The show is run manually. There is a master cue list per song that Matt Arthur will hit “Go” on the master playback and add in bumps, strobes, key light over the top. There are a lot of follow cues to make page changes and setup the first cue of the next song, help it flow at points, but mostly it’s hitting the button at the right time. “I have about 95 songs programmed in the pool. A lot of them haven’t been played for a while, but others will keep popping in and out. At the start of each run Bryan likes to add a bunch of new songs he maybe hasn’t played for a while, or at all, along with changing the set list around.”

This USA run was an anniversary of the Avalon album by Roxy Music, so Ferry added a load of songs from that album. “I think I had 17 new songs this year, and then tweaking the older ones to suit the new design/backdrop for this run. The first few weeks of the tour, certain parts of the set will change daily… until it settles down and he’s happy with the flow. The tricky part for me is that there aren’t ever any blackouts between songs, and each song fades and then links to the next… ideally seamlessly. So when the set changes, I need to create new links and hence new versions of the song from the last cue to the preset of the next, which is sometimes easy and sometimes tricky, depending on what the set-up is for the next song. I can have up to six versions of one song, as you never know if he’s going to recall that song order again in a few days time. There are still a few songs that are the same as when we programmed them in the early stages. Again, if it works for the song, ‘Virginia Plain’ is one that is still the same. Once you look at something for a long while, you start to question if it works or not. So naturally, I think it’s all been tweaked at some point.”

The set pieces are eight in total, hung in such a way as to create perspective, but some of them join together to form five panels, which is how they started out behind the reveal, hung off steel wire drifts off the downstage chord of the drape truss, with the cyc hung off the upstage side. “I wanted something that had cut-outs so I could still have the color of the cyc shine through and I definitely wanted the style to be modern and asymmetric. They are made of a light weight aluminum frame with main panel fronts with a brushed silver Dibond material which is a hard, but thin, acrylic core with thin layers of aluminum pressed onto each side. “They take front projection really well from the MAC Viper Performances and also straight color blocks. The shutters in the Performance allow me to cut around the edges so all you see is the panel. I have Auras on the floor purely dedicated to backlighting the pieces hung off the mid truss, so they don’t get lost with all that’s happening behind them. The Auras on the sides either light the drape behind them, or the panels…so placement of these is vital. The Vipers are an exceptional fixture for their output, their reliability and their nice flat field. Their gobos are great too! The Auras, for their size are one of my favorite little wash lights. I have had a long relationship with Ian Gordon (Christie Lites) out of Vancouver as both a friend and an account handler and he has always looked after us very well. The fact that they have Martin gear as part of their main inventory is a massive bonus, they’re a great company. The crew I had out of Christie were top notch!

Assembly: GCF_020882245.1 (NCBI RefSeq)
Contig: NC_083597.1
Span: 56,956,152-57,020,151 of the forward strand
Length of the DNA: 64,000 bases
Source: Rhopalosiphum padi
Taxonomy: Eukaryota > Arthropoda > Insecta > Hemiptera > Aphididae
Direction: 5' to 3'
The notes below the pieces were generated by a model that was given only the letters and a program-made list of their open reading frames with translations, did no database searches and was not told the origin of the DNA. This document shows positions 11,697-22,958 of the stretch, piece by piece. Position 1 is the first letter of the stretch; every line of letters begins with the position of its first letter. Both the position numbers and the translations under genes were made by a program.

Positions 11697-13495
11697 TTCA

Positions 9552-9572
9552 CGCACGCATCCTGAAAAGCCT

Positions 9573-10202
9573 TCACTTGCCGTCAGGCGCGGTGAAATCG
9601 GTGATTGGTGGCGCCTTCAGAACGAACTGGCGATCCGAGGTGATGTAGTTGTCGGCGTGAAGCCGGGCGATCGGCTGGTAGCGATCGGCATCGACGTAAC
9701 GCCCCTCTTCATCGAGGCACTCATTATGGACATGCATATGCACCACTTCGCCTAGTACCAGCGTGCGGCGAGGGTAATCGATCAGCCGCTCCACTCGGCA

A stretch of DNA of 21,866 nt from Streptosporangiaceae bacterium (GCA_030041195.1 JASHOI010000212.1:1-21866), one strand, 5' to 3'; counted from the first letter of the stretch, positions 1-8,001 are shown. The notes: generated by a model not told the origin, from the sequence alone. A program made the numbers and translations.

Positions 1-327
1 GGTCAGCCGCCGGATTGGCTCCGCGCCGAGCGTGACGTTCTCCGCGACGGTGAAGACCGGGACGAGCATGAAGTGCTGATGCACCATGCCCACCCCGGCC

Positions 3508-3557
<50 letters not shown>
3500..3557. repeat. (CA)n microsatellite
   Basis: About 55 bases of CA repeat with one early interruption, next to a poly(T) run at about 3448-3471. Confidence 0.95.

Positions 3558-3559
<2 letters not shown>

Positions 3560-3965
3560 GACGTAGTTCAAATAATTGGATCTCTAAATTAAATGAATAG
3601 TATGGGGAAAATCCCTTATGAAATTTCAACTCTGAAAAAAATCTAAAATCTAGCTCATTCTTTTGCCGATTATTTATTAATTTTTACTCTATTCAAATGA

“I have toured with our lighting crew chief, Paul Eaves, on previous projects in the US, and being a fellow Melbournian, we hit it off. He joined us as part of the crew in Oz when we were down there earlier in the year. Terra Duggan our lighting tech was a fantastic and very welcomed addition to the team on this run… great worker with a great personality. Thanks to both of them for a great run, sometimes in very tight and hot environments!”

 

More Bryan Ferry 2019 Tour photos by Steve Jennings:

 

The Latest News and Gear in Your Inbox - Sign Up Today!